Rural households in Papua New Guinea afford better diets with income from small businesses
Valerie Mueller and
Gracie Rosenbach ()
Food Policy, 2020, vol. 97, issue C
Papua New Guinea is an economic leader in the Pacific region via its extractive resources. However, these industries do not provide employment opportunities for the country’s 6.4 million (80% of total population) rural inhabitants. Rural nonfarm enterprises (NFEs) could offer an additional source of structural change, whereby benefits are capitalized by domestic rural and urban households along the value chain. In 2018, we administered a survey to over 1000 households to gauge whether households with NFEs afford better diets. We examine the factors associated with NFE ownership using a multinomial logit (MNL) framework. We then evaluate whether welfare effects differ by the sex of the NFE owner using nearest neighbor matching to address selection into NFE ownership. Results suggest households with a NFE obtain greater levels of consumption on the order of 26% for protein per person, 11% for kilocalories per person, 13% for total yearly expenditures per person, and 10% for household dietary diversity. Results point to the resounding limitations of female-owned NFEs primarily created to cope with income risk. The findings highlight the relevance of NFEs as a poverty reduction strategy and the importance of targeting when promoting in-country entrepreneurship.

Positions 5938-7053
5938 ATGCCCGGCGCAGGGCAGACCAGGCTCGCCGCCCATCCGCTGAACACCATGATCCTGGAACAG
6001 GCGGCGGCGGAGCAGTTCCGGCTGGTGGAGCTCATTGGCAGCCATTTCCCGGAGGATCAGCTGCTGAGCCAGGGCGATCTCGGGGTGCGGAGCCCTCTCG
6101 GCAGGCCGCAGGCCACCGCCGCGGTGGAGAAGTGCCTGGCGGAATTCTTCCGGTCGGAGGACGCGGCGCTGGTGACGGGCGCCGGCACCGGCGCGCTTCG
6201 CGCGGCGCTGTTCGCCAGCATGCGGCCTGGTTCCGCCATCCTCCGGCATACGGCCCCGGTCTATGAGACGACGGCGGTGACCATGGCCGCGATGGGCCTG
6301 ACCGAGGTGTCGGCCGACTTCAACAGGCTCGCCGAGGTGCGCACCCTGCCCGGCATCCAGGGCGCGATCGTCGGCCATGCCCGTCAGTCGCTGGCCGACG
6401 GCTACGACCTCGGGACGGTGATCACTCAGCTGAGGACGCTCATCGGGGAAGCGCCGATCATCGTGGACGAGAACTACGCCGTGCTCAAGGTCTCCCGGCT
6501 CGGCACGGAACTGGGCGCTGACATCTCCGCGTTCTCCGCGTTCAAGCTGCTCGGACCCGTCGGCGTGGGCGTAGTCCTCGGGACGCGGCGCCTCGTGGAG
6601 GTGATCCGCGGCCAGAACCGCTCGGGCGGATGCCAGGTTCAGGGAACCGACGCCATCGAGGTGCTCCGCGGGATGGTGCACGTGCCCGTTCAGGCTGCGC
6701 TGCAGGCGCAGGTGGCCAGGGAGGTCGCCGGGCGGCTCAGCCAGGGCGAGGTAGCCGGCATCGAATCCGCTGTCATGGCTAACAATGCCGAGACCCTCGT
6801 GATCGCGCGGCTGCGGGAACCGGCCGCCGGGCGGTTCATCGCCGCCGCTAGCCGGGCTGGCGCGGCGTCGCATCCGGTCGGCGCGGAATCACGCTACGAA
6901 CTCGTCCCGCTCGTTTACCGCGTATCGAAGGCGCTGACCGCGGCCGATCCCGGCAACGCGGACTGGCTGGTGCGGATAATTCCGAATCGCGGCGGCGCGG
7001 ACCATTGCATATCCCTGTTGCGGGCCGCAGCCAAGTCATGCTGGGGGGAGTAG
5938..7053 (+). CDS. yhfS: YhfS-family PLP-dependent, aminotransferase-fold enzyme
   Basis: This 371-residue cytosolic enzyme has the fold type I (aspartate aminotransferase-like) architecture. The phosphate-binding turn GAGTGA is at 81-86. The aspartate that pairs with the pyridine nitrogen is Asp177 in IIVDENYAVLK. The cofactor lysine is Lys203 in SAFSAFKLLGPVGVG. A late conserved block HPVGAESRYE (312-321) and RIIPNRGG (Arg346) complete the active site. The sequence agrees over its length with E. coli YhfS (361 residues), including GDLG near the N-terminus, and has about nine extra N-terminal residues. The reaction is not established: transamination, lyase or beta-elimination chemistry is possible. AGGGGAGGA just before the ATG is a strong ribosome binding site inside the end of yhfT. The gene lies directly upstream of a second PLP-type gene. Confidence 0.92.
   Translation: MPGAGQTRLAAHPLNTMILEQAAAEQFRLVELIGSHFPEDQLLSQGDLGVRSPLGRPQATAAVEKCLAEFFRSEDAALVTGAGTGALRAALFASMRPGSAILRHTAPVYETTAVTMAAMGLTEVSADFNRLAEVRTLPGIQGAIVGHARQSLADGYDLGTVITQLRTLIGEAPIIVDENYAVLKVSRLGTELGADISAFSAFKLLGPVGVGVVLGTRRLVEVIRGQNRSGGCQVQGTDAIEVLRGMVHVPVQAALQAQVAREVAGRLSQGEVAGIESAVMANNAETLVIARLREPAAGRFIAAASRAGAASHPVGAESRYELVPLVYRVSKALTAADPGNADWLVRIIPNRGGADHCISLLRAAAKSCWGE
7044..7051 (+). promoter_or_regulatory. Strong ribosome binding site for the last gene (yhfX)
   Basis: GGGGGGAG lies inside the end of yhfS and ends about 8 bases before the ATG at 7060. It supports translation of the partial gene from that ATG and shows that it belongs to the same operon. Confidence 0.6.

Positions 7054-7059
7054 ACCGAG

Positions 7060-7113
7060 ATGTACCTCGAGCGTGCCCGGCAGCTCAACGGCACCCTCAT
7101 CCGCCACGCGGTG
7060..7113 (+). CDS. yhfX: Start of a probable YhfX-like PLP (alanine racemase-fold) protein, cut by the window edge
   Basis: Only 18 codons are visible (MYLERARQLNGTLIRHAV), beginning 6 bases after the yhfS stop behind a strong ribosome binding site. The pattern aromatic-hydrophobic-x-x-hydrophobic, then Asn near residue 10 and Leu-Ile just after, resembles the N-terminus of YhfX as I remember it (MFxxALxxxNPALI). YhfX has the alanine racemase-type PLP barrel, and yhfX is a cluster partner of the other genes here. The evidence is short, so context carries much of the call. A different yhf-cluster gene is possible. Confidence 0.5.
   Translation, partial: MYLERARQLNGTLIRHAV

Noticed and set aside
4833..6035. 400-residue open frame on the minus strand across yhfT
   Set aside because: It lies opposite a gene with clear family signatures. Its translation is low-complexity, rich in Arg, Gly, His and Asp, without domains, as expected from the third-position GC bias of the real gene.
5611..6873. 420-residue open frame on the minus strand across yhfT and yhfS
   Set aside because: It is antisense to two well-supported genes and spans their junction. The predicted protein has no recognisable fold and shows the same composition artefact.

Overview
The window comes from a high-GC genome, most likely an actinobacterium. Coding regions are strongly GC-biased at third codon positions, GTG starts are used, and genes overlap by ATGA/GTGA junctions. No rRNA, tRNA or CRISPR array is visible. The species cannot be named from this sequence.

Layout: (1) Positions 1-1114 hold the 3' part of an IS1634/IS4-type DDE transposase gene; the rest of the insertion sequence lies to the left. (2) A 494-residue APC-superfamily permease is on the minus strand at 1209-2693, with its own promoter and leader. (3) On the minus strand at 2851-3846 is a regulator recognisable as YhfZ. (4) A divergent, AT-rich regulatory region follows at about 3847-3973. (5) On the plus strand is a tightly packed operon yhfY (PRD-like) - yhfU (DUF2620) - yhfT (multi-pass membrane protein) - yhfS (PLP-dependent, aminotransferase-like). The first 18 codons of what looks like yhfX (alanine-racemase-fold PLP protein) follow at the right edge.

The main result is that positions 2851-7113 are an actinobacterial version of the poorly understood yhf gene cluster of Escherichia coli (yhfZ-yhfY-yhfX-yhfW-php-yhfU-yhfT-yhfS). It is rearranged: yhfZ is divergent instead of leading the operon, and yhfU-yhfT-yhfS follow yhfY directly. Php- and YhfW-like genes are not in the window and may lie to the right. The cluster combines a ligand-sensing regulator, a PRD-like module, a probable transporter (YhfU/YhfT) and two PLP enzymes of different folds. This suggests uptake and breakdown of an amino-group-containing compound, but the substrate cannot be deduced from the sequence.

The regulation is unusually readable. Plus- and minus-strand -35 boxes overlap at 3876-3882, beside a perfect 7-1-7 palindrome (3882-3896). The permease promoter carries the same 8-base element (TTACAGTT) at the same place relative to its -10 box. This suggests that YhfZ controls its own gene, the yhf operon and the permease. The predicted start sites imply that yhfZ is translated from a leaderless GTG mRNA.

Keywords: Papua New Guinea; Nonfarm enterprise; Female labor; Consumption; Dietary diversity; Structural transformation (search for similar items in EconPapers)
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